TY - GEN

T1 - An approximation algorithm for the Group Steiner Problem

AU - Even, Guy

AU - Kortsarz, Guy

N1 - Copyright:
Copyright 2017 Elsevier B.V., All rights reserved.

PY - 2002

Y1 - 2002

N2 - The input in the Group-Steiner Problem consists of an undirected connected graph with a cost function p(e) over the edges and a collection of subsets of vertices {gi} Each subset gi is called a group and the vertices in Ugi are called terminals. The goal is to find a minimum cost tree that contains at least one terminal from every group. We give the first combinatorial polylogarith-mic ratio approximation for the problem on trees. Let m denote the number of groups and S denote the number of terminals. The approximation ratio of our algorithm is O(logS · log m/log log S) = O(log2n/loglogn). This is an improvement by a φ(log log n) factor over the previously best known ap proximation ratio for the Group Steiner Problem on trees [GKR98]. Our result carries over to the Group Steiner Problem on general graphs and to the Covering Steiner Problem. Garg et al. [GKR98] presented a reduction of the Group Steiner Problem on general graphs to trees. Their reduction employs Bar-tal's [B98] approximation of graph metrics by tree metrics. Our algorithm on trees implies an approximation algorithm of ratio O(logS · logm · logn · log log n/ log log S) = O(log3 n) for the Group Steiner Problem on general graphs. The previously best known approximation ratio for this problem on general graphs, as a function of n, is O(log3n · log logn) [GKR98]. Our algorithm in conjunction with ideas of [EKS01] gives an O(logS · logm· logn· log logn/ log log S) = O(log3 n)-approximation ratio for the more general Covering Steiner Problem, improving the best known approximation ratio (as a function of n) for the Covering Steiner Problem by a Φ(loglogn) factor.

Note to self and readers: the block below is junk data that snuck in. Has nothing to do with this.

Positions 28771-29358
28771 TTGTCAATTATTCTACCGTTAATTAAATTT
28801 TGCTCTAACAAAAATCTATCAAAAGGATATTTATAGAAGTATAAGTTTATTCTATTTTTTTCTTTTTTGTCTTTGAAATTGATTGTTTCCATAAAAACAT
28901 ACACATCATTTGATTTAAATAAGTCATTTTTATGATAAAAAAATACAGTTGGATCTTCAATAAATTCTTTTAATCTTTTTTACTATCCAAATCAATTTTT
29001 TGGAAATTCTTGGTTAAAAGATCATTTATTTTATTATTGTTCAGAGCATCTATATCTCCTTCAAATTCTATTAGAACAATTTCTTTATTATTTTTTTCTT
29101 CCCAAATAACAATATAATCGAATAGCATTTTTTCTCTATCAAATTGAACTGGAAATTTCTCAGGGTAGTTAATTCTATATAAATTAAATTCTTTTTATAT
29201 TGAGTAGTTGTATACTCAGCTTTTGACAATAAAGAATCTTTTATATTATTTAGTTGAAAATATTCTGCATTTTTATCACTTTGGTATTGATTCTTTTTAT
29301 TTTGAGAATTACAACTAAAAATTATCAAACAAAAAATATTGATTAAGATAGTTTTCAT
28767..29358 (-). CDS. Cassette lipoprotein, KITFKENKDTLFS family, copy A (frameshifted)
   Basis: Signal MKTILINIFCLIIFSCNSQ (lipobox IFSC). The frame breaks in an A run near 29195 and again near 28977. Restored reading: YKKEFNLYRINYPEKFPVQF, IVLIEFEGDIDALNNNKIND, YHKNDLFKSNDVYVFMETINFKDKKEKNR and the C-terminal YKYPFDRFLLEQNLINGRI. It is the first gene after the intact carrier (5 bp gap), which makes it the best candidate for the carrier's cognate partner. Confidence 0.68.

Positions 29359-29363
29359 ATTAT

AB - The input in the Group-Steiner Problem consists of an undirected connected graph with a cost function p(e) over the edges and a collection of subsets of vertices {gi} Each subset gi is called a group and the vertices in Ugi are called terminals. The goal is to find a minimum cost tree that contains at least one terminal from every group. We give the first combinatorial polylogarith-mic ratio approximation for the problem on trees. Let m denote the number of groups and S denote the number of terminals. The approximation ratio of our algorithm is O(logS · log m/log log S) = O(log2n/loglogn). This is an improvement by a φ(log log n) factor over the previously best known ap proximation ratio for the Group Steiner Problem on trees [GKR98]. Our result carries over to the Group Steiner Problem on general graphs and to the Covering Steiner Problem. Garg et al. [GKR98] presented a reduction of the Group Steiner Problem on general graphs to trees. Their reduction employs Bar-tal's [B98] approximation of graph metrics by tree metrics. Our algorithm on trees implies an approximation algorithm of ratio O(logS · logm · logn · log log n/ log log S) = O(log3 n) for the Group Steiner Problem on general graphs. The previously best known approximation ratio for this problem on general graphs, as a function of n, is O(log3n · log logn) [GKR98]. Our algorithm in conjunction with ideas of [EKS01] gives an O(logS · logm· logn· log logn/ log log S) = O(log3 n)-approximation ratio for the more general Covering Steiner Problem, improving the best known approximation ratio (as a function of n) for the Covering Steiner Problem by a Φ(loglogn) factor.

UR - http://www.scopus.com/inward/record.url?scp=26444605118&partnerID=8YFLogxK

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AN - SCOPUS:26444605118

T3 - Proceedings of the Annual ACM-SIAM Symposium on Discrete Algorithms

SP - 49

EP - 58

BT - Proceedings of the 13th Annual ACM-SIAM Symposium on Discrete Algorithms, SODA 2002

PB - Association for Computing Machinery

T2 - 13th Annual ACM-SIAM Symposium on Discrete Algorithms, SODA 2002

Y2 - 6 January 2002 through 8 January 2002

ER -